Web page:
August 15, 2004
Camp Thrills: Seeing the Stars, and Then Seeing
By Stephanie Rosenbloom
FISHKILL, N.Y. - Fresh Air Fund campers were playing a hillside
game of tag when, just before sunset, a black Mercedes limousine
emerged from the woods and rolled to a stop.
The children froze. A car door opened. Then came a collective,
ear-splitting scream: "Mah-ri-ah!"
Mariah Carey, who donated $1 million to the Fresh Air Fund in
1995 and has a camp named in her honor, was walking up
the grassy slope in open-toed heels, a cropped top and jean shorts
with the words "Automatic Princess" across the back.
"What are we playing?" Ms. Carey asked as the young
residents of Camp Mariah engulfed her, fingering her long, crimped
hair, reaching their arms around her bare waist and taking turns
balancing her sunglasses on their noses.
They stood there in the dying light, speaking in hushed tones,
occasionally erupting into laughter, as if sharing secrets at
a sleepover party. The octave-scaling voice that Ms. Carey shows
off in songs like "Hero" and "Emotions" was
husky and low as she responded to a flurry of questions about
her music and her life.
When their patter subsided and the game of tag resumed, Ms. Carey
joined right in, slipping out of her high heels and
running barefoot through the grass.
She is a swift runner. As a teenager Ms. Carey sprinted toward
a Grammy Award-winning future, secure, she said, in
herself and her talent. But she was also running from something.
"I knew I didn't want to be where I was," Ms. Carey
said while taking a break from the evening's activities in the
camp director's cabin. "I knew that I needed to elevate myself
in terms of just living. You know what I mean? Just having the
life that I wanted to live. I didn't want to open the refrigerator
and not have food. I didn't want to feel like the kid with the
holes in her sneakers."
While shabby shoes are no longer a concern, Ms. Carey still identifies
with Fresh Air Fund children because, like them, she grew up poor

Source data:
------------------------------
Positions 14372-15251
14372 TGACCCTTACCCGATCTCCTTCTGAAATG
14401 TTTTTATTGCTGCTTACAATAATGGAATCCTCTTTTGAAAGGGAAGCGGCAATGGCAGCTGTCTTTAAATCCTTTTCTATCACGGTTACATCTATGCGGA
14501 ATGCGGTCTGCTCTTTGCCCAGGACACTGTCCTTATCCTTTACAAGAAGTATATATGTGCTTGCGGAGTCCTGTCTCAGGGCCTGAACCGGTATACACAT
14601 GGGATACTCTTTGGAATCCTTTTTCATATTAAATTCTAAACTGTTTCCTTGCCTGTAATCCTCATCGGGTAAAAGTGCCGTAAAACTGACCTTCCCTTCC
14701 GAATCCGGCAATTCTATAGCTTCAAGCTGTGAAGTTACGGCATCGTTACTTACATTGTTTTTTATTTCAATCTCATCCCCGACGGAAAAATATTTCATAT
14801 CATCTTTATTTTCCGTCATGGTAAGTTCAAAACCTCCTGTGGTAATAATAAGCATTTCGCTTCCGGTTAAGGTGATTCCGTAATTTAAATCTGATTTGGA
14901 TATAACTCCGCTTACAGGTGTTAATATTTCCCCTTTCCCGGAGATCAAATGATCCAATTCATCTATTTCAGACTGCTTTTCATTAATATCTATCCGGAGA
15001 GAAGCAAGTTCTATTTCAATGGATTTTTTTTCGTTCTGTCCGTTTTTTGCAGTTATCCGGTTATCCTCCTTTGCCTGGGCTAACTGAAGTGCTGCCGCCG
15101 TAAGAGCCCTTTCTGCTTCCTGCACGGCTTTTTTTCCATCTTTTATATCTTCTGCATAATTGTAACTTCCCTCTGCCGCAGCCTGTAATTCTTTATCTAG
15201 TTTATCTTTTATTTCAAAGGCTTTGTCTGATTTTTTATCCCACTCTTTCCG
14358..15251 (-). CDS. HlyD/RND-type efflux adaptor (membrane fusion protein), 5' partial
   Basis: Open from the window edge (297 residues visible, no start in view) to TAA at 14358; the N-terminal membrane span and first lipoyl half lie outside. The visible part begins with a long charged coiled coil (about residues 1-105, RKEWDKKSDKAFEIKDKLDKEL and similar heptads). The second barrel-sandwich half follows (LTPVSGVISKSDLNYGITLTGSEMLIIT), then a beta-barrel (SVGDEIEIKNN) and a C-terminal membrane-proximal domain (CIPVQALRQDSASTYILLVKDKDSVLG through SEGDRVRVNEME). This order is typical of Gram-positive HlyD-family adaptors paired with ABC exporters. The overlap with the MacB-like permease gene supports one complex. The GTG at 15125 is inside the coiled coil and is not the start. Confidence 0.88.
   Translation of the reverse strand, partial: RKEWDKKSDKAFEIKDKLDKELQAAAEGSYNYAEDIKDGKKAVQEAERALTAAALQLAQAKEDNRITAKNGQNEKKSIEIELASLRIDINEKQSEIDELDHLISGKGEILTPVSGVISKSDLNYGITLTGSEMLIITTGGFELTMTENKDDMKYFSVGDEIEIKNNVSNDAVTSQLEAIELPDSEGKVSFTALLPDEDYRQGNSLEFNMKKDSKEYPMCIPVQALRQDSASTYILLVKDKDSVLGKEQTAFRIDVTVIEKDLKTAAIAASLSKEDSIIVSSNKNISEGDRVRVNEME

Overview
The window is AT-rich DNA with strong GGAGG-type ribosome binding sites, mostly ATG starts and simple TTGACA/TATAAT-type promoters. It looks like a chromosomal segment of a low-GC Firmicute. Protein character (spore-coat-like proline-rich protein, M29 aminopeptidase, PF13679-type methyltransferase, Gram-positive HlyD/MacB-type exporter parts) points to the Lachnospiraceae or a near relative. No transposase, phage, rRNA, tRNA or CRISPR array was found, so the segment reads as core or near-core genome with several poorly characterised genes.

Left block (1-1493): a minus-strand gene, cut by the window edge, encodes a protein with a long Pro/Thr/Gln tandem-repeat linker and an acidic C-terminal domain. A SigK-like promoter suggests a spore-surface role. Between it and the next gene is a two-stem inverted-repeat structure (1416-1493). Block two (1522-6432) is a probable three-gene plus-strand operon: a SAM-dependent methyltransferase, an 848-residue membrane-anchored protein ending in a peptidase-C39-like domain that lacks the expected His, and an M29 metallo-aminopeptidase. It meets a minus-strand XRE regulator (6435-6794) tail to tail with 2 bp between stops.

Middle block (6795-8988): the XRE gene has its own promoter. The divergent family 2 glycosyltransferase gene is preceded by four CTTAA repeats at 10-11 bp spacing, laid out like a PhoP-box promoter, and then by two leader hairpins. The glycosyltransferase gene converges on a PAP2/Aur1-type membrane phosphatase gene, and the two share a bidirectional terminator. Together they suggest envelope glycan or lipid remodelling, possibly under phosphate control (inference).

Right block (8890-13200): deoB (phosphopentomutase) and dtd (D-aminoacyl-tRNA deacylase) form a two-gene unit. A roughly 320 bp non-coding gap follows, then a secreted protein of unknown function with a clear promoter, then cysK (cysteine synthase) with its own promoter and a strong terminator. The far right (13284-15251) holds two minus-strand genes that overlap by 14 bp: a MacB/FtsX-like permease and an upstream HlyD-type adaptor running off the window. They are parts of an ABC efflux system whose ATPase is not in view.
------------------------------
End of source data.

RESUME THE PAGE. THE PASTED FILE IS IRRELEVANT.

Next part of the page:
with big dreams.
Fittingly, Camp Mariah, one of five Fresh Air Fund camps in Fishkill
for children from New York City, is a career awareness camp, where
the work needed to turn dreams into realities is carried out.
Over the course of three years, campers from 12 to 14 explore
career paths and attend classes including journalism, photography,
television and video production. There are also events in New
York City during the school year, including a career fair and
visits to successful companies.
It is the kind of camp Ms. Carey said she wished she could have
Instead, she went to a publicly funded camp, which she called
horrible. She also attended a performing arts camp, she said,
for which her family had to "scrape together" money.
But Ms. Carey said she believed that hardship could be a source
"Obviously music was my love," Ms. Carey said, "But
I think I worked twice as hard as a lot of people who maybe had
same dreams but they had it a little easier so they weren't as
For more than 125 years, the Fresh Air Fund has been providing
needy city children with summer vacations at upstate camps and
with host families throughout the Northeast and Canada.
"People say their lives were completely changed, just by
going up to a host family or to different camps," Ms. Carey
said. "They say that before, they had never seen trees and
grass and lakes or anything like that. Just that experience in
and of itself is amazing, that you can just lie out and look at
The only star the children were gazing at that night, however,
was Ms. Carey.
"I love her so much, it's not even funny," said Britnee
Jackson, 12, of Queens. "I think she's so gorgeous. Some
people you meet in person and they act conceited. She wasn't.
She gave us hugs. She was very kind."
Michael Mitchell, 13, of Harlem, agreed. "She's a great
influence on children," he said. "She gave me a hug
and said, 'Good luck in the future.' I'm going to take that and
write it on my socks."
It was after 9 p.m. when Britnee, Michael and other campers gave
Ms. Carey the final hugs and high fives of the evening
in the dining hall. Soon the campers would be lying in their beds,
listening to the crickets. Ms. Carey, on the other hand, planned
to unleash her own high notes during a late-night recording session
"Have the best summer of your lives," she said to the
campers with a smile. "And lots of love to you all."
Families who would like to open their homes to Fresh Air Fund
children or register children for a summer vacation can call (800)
367-0003. Tax-deductible contributions to the fund can be made
through its Web site, The Fresh
Air Fund. They can also be sent to the Fresh Air Fund, 633
Third Avenue, New York, N.Y. 10017.